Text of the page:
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Another successful spring fish stocking season

The Department of Natural Resources today announced the final totals from its spring fish stocking efforts. The DNR’s Fisheries Division stocked a total of 19,130,659 fish that weighed 664,338 pounds and consisted of eight different species and one hybrid. To complete this task, it took 394 stocking trips to 729 stocking sites, with drivers travelling 106,235 miles in 2,648 hours using 17 specialized stocking trucks.

“It was another outstanding spring stocking season that will bring significant benefits and fishing opportunities to Michigan,” said DNR Fish Production Manager Gary Whelan. “Thanks to the hard work of our staff, we had minimal losses with this year’s fish and reached all of our target numbers.”

The number and type of fish stocked varies by hatchery, as each location’s ability to rear fish varies because of water supplies and temperature. In Michigan there are six state and two cooperative hatcheries that work together to produce the species, strain and size of fish needed by fisheries managers. These fish must then be delivered at a specific time and location for stocking to ensure their success. Each hatchery stocked the following fish this spring:

The Marquette State Fish Hatchery (near Marquette) stocked 652,384 yearling lake trout, brook trout and splake (a cross of lake trout and brook trout) that in total weighed 66,791 pounds. This hatchery stocked a total of 118 inland and Great Lakes sites using 75 trips that required driving 22,924 miles over 541 hours.

The Thompson State Fish Hatchery (near Manistique) stocked 4,463,232 fish that included walleye fry, yearling steelhead and brown trout, and spring fingerling Chinook salmon. These fish weighed 110,337 pounds in total. This hatchery stocked 88 sites (the majority on the Great Lakes) using 64 trips that required driving 17,808 miles over 488 hours.

The Oden State Fish Hatchery (near Petoskey) stocked 695,406 yearling brown trout and rainbow trout that in total weighed 102,312 pounds. This hatchery stocked 169 inland and Great Lakes sites using 74 trips that required driving 21,591 miles over 578 hours.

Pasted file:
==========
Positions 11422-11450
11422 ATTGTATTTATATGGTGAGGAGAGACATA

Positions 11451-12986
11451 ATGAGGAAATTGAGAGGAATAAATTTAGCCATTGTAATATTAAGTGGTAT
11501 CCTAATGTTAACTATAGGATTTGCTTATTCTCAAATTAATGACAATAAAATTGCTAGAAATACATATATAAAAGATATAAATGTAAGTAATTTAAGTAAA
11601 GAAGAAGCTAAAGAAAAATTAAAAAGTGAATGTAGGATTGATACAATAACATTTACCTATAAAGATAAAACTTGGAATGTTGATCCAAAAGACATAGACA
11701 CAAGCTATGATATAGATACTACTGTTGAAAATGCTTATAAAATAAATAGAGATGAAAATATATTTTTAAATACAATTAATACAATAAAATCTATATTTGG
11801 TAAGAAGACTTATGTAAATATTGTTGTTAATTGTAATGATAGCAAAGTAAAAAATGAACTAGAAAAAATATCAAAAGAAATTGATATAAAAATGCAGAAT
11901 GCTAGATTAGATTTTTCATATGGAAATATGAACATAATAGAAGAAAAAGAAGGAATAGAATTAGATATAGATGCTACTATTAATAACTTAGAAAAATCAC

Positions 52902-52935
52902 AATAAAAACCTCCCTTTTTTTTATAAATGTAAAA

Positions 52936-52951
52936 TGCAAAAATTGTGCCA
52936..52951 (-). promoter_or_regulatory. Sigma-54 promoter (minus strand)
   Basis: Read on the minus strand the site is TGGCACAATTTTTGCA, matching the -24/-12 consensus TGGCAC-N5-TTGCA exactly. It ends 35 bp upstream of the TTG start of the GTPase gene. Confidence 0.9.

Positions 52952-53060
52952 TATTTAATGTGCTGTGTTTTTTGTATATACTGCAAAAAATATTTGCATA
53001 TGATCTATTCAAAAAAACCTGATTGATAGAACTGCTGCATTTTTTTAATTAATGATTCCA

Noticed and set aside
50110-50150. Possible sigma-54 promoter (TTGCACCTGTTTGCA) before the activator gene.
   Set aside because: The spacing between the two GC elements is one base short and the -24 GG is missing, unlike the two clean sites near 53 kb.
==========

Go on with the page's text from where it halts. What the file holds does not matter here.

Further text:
The Harrietta State Fish Hatchery (in Harrietta) stocked 1,109,046 yearling brown trout and rainbow trout that in total weighed 113,492 pounds. This hatchery stocked 280 sites (the majority were inland) using 98 trips that required driving 23,643 miles over 595 hours.

The Platte River State Fish Hatchery (near Honor) stocked 2,851486 that included walleye fry, yearling Atlantic salmon and coho salmon, and spring fingerling Chinook salmon that in total weighed 121,993 pounds. This hatchery stocked 37 sites (the majority on the Great Lakes) using 19 trips that required driving 7,412 miles over 183 hours.

The Wolf Lake State Fish Hatchery (near Kalamazoo) stocked 9,323,605 fish that included walleye fry, yearling steelhead, and spring fingerling Chinook salmon that in total weighed 138,017 pounds. This hatchery stocked 54 sites (the majority on the Great Lakes) using 45 trips that required driving 1,857 miles over 304 hours.

The cooperative teaching hatchery at Lake Superior State University (in Sault Saint Marie) stocked 35,000 Atlantic salmon weighing 6,023 pounds into the St. Marys River.

“It requires a huge amount of coordination, expertise and hard work to plan, rear and stock fish in Michigan waters,” said Fisheries Division Chief Jim Dexter. “We are very fortunate to have a remarkable group of people who work very hard every year to deliver exceptionally high-quality fish. Their efforts help pump between $1.6 billion and $4.2 billion into the state’s economy through the sportfishing industry.”

Fish are reared in Michigan’s state fish hatcheries anywhere from one month to one and a half years before they are stocked.

It should be noted that some hatcheries will provide fish for a few additional stockings to be made this fall consisting of brook trout, Atlantic salmon, lake sturgeon and muskellunge. The lake sturgeon will come from the DNR’s cooperative hatchery in Tower that is operated with Michigan State University.

The DNR welcomes visitors to its state fish hatcheries and interpretative centers to witness first-hand the fish-rearing process and to learn about Michigan’s remarkable waters. For more information, visit